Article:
4. Pittsburgh Steelers - The Steelers have been up and down all year, and just barely edged out the Jets for a wild card spot. The offense is certainly fun to watch, but it just doesn't seem like a Pittsburgh football team to me without a dominating defense.

3. Cincinnati Bengals - This is a bit of a feel-good story, thanks to Andy Dalton injuring himself a few weeks back and AJ McCarron taking over at quarterback with little experience. I wouldn't mind seeing the Bengals finally manage to win a playoff game, since it's been 25 years.

2. Denver Broncos - I'm almost as tired of hearing about Peyton Manning as I am of Tom Brady, but given the injuries that he's had, it's almost assuredly Peyton's last playoff run. If the Broncos win, it'll be due to their defense, but it will also be a nice story either because Peyton finished up strong, or young Brock Osweiler took over and made it happen. Would be fun either way.

1. Kansas City Chiefs - Kansas City started out terribly, 1-5 through 6 games. Then they buckled down and won 10 in a row, and nearly caught Denver for the division title. If they have a good playoff run, it'll be a great never-say-die team story.
That takes care of the AFC side of things. Tomorrow, the NFC.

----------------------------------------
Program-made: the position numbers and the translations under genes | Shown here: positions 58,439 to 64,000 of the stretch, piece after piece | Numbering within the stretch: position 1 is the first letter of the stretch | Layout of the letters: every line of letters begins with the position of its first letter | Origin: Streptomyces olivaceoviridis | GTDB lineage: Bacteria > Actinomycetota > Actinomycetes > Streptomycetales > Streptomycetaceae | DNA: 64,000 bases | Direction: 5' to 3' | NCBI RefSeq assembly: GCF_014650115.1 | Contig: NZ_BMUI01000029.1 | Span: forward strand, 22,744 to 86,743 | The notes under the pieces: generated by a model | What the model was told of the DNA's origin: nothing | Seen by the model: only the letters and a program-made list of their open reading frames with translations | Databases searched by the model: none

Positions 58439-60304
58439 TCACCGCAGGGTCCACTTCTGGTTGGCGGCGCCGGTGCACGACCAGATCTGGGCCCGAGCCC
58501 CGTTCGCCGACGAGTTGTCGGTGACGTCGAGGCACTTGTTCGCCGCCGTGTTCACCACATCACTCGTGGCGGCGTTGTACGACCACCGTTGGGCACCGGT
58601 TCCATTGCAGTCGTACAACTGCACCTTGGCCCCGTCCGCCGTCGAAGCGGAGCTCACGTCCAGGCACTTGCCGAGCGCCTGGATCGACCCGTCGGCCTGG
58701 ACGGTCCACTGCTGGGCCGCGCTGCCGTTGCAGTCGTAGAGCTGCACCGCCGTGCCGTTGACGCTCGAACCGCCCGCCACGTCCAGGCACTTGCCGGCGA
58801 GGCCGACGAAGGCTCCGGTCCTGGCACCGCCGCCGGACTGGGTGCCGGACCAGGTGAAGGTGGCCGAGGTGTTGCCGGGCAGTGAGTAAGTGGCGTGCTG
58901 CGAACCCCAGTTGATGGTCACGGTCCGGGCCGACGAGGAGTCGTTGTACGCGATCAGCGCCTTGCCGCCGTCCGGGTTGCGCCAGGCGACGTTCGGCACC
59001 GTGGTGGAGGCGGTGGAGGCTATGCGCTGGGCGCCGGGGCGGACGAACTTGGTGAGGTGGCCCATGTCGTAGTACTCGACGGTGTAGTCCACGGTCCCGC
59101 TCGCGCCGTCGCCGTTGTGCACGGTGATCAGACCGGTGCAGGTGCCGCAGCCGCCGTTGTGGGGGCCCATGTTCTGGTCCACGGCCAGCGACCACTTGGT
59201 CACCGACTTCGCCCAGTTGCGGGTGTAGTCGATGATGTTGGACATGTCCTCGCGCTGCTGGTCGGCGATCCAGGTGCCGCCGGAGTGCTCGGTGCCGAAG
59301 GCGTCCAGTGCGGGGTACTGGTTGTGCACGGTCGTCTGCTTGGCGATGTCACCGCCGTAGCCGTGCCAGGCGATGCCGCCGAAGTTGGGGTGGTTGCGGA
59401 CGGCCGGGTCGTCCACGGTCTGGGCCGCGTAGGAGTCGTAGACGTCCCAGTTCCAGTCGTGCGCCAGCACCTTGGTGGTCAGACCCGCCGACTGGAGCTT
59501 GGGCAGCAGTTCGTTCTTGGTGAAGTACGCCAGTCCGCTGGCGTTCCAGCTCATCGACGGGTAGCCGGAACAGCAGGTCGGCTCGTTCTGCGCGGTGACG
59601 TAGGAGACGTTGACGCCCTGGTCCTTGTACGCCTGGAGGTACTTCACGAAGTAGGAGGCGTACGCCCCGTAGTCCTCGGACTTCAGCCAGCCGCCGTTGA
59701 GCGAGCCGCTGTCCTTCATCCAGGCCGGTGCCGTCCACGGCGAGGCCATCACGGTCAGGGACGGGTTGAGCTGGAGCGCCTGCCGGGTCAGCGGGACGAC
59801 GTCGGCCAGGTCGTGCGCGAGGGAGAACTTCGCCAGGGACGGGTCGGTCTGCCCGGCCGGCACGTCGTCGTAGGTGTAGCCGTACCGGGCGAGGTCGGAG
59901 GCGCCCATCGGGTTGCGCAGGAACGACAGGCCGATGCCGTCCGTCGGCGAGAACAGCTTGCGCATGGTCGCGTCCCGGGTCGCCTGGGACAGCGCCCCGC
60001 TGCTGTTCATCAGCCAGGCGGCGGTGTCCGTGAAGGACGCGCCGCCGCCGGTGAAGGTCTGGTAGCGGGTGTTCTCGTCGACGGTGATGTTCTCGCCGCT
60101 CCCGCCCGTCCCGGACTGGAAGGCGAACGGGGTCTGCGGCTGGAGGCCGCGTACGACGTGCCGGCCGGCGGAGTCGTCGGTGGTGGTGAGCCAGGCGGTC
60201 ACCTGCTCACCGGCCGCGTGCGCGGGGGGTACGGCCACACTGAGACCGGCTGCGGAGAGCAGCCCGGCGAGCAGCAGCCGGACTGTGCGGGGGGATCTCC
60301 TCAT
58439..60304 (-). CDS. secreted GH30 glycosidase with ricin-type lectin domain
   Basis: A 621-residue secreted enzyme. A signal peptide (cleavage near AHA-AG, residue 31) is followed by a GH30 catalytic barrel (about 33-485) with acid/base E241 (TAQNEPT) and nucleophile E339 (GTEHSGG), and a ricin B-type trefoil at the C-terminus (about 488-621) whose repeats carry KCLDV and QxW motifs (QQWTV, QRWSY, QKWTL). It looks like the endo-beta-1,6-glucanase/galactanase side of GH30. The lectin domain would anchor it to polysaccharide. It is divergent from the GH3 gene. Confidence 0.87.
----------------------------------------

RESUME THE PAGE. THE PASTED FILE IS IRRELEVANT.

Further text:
Friday, January 8, 2016

When Playing the Game is Work, Stop!

Video games are generally designed to be fun, and generally they start out easy. But fun and easy gets boring quickly, so the game gets more difficult and complicated as the player progresses. You can only go so far in that direction, though, before players can't keep up. As an alternative, games will often substitute repetition for difficulty. And that's where the game becomes work.
I've gotten stuck in this trap numerous times. Put a bunch of time into a game, building up your character or empire or base or whatever. You've done most of the game's content. Whatever is left requires a ton of kills or loot, run the same dungeons repeatedly, do the same daily missions for days on end. Eventually you're logging into the game not to enjoy yourself, but to do a daily chore that keeps the numbers going up.